Ecuador President Rafael Correa announced yesterday that he would pardon the columnist and three publishers of the newspaper El Universo that were found guilty of libel against the government. The transgressors were facing three years in prison and were ordered to pay Correa $10 million each in damages—a decision upheld by the Ecuador's National Court of Justice in mid-February.
Correa filed suit last year over an opinion column written by chief opinion editor, Emilio Palacio in 2011 and titled “No a las mentiras” (No more lies), which was published by brothers Carlos, César and Nicolás Perez. The column referred to the president as a “dictator” and accused him of ordering troops to “fire at will” on a hospital full of civilians during a September 2010 police revolt. The trial provoked a backlash from international media and human rights groups who accused the president of stifling free speech.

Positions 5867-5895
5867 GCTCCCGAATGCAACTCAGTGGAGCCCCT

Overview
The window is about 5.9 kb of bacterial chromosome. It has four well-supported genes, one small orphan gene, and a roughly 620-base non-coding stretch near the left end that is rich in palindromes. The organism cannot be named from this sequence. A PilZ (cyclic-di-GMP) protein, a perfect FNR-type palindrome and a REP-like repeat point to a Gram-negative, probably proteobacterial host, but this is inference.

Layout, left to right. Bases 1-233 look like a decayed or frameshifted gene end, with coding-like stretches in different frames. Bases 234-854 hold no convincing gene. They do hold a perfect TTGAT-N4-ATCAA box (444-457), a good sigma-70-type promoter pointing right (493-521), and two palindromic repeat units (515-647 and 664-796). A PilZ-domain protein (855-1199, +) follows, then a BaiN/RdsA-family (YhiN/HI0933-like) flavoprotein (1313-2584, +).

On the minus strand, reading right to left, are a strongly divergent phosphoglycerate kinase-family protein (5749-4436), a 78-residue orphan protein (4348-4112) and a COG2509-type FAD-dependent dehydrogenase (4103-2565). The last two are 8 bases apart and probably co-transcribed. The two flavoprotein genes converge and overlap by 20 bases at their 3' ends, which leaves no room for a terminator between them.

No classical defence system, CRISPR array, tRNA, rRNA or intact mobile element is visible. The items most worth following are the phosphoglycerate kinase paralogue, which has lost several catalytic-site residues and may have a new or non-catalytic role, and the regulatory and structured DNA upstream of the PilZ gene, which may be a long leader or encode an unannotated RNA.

Correa responded in yesterday’s televised address, saying the case was a fight for justice against the “dictatorship of the media.” The president dropped another libel case against two other journalists who wrote a book that said companies tied to his older brother had $600 million in contracts with the Ecuadorian state.
But Correa’s address did little to placate his critics. Carlos Lauria of the Committee to Protect Journalists said that Correa is acting more like a king than a president, and is “using archaic and outdated laws to silence critical journalists.” Human Rights Watch’s director for Latin America, Jose Miguel Vivanco, said the case “will certainly contribute to an environment of self-censorship.”